Statistical Ecology

Posted: 7 Mar 2014

See all articles by Ruth King

Ruth King

University of St. Andrews - School of Mathematics and Statistics

Date Written: January 2014


Statistical ecology deals with the development of new methodologies for analyzing ecological data. Advanced statistical models and techniques are often needed to provide robust analyses of the available data. The statistical models that are developed can often be separated into two distinct processes: a system process that describes the underlying biological system and an observation process that describes the data collection process. The system process is often a function of the demographic parameters of interest, such as survival probabilities, transition rates between states, and/or abundance, whereas the model parameters associated with the observation process are conditional on the underlying state of the system. This review focuses on a number of common forms of ecological data and discusses their associated models and model-fitting approaches, including the incorporation of heterogeneity within the given biological system and the integration of different data sources.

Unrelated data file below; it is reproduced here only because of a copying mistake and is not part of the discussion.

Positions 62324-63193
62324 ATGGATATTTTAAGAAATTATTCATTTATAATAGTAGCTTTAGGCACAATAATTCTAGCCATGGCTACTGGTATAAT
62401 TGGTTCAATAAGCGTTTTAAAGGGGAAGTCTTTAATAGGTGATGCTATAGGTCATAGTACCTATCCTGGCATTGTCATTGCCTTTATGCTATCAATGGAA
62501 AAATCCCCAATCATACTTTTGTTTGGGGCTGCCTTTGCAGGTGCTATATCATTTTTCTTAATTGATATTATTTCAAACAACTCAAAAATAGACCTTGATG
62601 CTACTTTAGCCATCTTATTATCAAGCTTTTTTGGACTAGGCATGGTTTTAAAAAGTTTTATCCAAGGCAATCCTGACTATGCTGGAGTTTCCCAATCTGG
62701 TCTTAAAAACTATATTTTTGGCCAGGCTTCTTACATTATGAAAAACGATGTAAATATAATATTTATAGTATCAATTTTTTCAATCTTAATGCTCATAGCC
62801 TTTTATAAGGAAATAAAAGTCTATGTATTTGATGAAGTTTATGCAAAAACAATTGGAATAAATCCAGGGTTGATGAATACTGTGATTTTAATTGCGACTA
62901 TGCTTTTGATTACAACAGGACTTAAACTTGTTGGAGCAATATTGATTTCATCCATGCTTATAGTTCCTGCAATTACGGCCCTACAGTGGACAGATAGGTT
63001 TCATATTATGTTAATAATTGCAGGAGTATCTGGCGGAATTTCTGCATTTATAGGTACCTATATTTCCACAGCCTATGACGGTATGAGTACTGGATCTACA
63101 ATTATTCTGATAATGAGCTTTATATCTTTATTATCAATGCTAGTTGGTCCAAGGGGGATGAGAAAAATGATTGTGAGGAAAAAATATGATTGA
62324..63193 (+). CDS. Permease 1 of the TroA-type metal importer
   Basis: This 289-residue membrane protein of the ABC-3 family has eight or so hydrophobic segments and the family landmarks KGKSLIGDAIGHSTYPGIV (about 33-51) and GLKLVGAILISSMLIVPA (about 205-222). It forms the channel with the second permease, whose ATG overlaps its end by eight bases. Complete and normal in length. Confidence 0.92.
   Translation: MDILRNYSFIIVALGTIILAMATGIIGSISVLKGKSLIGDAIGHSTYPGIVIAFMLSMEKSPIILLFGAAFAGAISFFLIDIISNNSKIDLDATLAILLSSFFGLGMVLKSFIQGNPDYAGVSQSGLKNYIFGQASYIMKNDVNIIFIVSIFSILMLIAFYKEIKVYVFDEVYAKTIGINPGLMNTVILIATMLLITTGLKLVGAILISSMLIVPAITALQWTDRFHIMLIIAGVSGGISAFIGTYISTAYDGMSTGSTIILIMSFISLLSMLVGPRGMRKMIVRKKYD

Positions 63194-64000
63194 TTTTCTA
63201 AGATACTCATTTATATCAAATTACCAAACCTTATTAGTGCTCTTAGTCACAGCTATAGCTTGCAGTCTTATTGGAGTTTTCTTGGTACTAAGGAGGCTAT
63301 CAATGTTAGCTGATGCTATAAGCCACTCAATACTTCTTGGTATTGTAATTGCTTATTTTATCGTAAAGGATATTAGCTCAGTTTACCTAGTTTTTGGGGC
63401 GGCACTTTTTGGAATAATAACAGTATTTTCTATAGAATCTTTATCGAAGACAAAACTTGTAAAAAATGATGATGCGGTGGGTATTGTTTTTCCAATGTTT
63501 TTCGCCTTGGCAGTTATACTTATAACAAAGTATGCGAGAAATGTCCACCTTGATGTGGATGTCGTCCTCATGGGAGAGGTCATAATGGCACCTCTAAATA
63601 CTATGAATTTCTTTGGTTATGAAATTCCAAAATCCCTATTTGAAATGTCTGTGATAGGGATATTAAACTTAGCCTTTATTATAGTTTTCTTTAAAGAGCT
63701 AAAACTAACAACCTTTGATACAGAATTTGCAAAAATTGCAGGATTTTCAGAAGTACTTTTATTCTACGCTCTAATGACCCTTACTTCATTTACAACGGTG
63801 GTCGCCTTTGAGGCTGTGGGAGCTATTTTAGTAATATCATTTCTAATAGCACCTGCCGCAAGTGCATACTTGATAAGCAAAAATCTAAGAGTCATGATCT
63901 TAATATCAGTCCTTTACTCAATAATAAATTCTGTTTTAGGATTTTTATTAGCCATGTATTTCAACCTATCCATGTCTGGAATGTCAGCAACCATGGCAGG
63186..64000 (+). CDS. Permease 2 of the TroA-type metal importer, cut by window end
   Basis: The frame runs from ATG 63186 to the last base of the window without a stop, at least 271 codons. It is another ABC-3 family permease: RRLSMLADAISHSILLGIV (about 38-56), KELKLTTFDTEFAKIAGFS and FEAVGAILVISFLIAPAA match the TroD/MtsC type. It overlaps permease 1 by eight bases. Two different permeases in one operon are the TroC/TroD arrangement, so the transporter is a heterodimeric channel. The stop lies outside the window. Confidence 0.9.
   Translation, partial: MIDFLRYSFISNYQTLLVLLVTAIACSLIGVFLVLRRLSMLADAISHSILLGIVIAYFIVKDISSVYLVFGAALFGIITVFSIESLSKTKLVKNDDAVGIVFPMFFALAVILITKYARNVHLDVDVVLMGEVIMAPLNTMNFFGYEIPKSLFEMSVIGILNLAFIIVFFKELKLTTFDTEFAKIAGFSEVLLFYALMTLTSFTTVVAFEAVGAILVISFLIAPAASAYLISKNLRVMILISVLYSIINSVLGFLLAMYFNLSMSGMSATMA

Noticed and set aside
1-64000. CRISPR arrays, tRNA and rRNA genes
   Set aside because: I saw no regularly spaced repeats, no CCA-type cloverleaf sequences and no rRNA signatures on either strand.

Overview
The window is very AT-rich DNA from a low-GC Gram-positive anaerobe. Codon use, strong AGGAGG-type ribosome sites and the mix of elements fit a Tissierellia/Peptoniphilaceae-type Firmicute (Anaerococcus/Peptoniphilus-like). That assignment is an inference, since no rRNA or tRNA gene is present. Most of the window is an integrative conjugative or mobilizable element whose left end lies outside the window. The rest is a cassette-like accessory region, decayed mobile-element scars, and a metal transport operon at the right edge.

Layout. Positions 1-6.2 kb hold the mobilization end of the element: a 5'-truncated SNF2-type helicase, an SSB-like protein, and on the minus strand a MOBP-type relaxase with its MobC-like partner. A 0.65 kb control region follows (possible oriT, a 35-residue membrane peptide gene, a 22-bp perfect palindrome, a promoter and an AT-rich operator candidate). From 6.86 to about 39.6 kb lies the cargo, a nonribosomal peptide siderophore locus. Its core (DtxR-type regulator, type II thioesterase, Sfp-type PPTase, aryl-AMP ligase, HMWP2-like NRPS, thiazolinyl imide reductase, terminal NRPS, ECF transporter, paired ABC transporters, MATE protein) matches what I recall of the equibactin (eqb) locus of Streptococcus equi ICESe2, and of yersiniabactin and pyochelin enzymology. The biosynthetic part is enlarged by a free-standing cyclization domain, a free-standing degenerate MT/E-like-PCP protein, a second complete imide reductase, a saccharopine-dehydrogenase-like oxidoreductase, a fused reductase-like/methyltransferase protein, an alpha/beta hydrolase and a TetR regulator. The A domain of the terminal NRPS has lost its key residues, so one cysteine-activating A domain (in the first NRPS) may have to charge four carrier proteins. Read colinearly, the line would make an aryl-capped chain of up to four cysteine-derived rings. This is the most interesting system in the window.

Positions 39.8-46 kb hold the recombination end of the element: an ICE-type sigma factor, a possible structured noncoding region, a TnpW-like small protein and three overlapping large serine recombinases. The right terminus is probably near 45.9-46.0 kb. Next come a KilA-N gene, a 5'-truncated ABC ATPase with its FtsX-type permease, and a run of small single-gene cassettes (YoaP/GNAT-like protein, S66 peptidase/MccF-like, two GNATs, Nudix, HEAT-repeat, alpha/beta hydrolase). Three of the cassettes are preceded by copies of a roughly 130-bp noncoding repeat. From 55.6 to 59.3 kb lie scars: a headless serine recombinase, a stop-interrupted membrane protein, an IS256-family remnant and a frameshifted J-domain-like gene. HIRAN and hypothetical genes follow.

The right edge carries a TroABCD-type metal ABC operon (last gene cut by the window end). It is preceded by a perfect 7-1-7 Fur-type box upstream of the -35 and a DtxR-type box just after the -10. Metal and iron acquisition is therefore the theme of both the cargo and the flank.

Suggested Citation

King, Ruth, Statistical Ecology (January 2014). Annual Review of Statistics and Its Application, Vol. 1, Issue 1, pp. 401-426, 2014, Available at SSRN: or

Ruth King (Contact Author)

University of St. Andrews - School of Mathematics and Statistics ( email )

St Andrews
Fife, KY16 9SS
United Kingdom

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